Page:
Aussie surfing champ takes on British Airways

By Jennifer Hill in London
November 06, 2007 11:28am
Article from: Reuters

TOP Australian surfer Mick Fanning has backed a bid by British surfers to overturn a British Airways ban on surfboards.
Delegates from the British Surfing Association (BSA) will hand a petition of 8000 signatures to the carrier's London headquarters today - the day the ban is due to come into force.Fanning, the Australian professional ranked No.1 in the world, is among those who have signed the petition, while a group on the social networking website Facebook has attracted 10,000 opponents of the ban. British Airways (BA) announced the ban a fortnight ago, saying surfboards were too cumbersome to check in. Other items banned from flights from today include windsurfing boards, hang-gliders, polevaults, javelins and canoes. The airline will continue to allow passengers to travel with other sporting items, including skis, snowboards, cycles, golf clubs and diving equipment. Karen Walton, national director of the BSA, said the group was optimistic its action would be successful.

"News about the ban has spread though the global surf community by word-of-mouth, through the internet and through the international media," she said. "Without a doubt, the reaction has been one of disbelief, shock and anger. "It is essential that BA realises just how strongly they are alienating the global surf industry and reverses this ban and it's critical that other airlines understand that this is not an example they can consider following." Asked whether the airline would stick to its guns, a BA spokeswoman said yesterday: "This is the new policy as of tomorrow."She said BA was one of the few airlines to carry a wide range of sporting goods free of charge, but had decided not to accept certain larger items following a review of its hold baggage policy. "It's not a case of trying to penalise surfers," she said.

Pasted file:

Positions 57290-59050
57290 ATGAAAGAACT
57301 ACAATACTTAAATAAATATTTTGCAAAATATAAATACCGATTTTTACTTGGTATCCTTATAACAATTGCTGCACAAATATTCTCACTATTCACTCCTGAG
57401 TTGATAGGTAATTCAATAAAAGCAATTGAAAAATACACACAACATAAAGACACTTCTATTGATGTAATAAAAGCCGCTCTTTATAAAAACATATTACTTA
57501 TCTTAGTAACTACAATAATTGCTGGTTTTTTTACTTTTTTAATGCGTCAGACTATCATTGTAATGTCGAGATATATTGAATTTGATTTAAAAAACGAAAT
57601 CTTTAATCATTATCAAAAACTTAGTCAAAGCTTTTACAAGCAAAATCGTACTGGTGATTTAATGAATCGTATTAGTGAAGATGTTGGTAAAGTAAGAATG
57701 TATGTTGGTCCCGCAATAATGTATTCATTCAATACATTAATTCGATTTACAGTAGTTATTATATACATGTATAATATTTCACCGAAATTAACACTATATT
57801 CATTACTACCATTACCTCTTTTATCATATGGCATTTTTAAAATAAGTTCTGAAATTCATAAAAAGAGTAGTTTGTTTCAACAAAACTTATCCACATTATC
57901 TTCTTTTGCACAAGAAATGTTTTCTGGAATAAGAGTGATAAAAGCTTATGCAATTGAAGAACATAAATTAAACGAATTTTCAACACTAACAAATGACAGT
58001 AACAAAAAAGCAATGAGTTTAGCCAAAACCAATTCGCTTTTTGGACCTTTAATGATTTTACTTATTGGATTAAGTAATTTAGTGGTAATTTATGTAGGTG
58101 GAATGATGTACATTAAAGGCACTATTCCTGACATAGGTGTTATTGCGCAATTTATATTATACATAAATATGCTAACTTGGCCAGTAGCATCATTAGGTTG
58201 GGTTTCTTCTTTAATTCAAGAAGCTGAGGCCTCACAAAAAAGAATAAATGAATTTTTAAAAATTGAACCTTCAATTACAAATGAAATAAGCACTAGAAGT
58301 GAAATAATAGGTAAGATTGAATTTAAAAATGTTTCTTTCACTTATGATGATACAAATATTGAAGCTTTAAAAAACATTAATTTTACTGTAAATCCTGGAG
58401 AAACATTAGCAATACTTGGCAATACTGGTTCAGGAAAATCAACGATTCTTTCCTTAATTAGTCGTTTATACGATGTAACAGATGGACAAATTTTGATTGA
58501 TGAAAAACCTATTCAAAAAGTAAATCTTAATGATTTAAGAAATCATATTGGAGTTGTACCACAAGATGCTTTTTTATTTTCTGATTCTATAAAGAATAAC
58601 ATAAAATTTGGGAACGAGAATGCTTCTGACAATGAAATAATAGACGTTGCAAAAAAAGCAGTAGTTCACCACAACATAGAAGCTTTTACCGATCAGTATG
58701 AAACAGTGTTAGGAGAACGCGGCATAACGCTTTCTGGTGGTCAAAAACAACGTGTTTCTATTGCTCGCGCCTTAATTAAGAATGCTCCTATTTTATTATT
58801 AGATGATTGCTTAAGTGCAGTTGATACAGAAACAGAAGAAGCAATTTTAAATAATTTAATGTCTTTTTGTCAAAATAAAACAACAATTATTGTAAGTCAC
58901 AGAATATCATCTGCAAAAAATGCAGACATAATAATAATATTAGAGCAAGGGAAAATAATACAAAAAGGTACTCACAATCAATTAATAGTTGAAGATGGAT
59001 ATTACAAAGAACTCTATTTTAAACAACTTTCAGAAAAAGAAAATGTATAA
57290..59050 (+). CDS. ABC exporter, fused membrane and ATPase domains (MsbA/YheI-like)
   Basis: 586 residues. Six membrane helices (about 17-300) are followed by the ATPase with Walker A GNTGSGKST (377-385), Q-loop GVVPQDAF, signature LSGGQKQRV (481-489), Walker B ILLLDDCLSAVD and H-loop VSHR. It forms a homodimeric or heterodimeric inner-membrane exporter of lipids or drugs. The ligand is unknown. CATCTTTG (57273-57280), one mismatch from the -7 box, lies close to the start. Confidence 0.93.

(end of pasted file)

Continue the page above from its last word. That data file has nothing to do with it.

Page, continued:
"We had to take a tough decision."
The airline was working with freight forwarders to find alternative means for customers to transport surfboards and other banned sporting items.
OK so my take on this move by British Airways, are they mad???? Just stop and think about the average surfer, we spend at least 70% of our waking hours dreaming of not only riding the perfect wave, but also doing it in some far away exotic tropical locale, and on top of that we want to take our mates along too. We are a low maintenance group, essentially too stoked to be flying off to ride perfect barrels to give a rats ass about the lousy food, cramped seating, slow service or the impossibly boring in flight entertainment.What airline in their right mind would give up customers like us?

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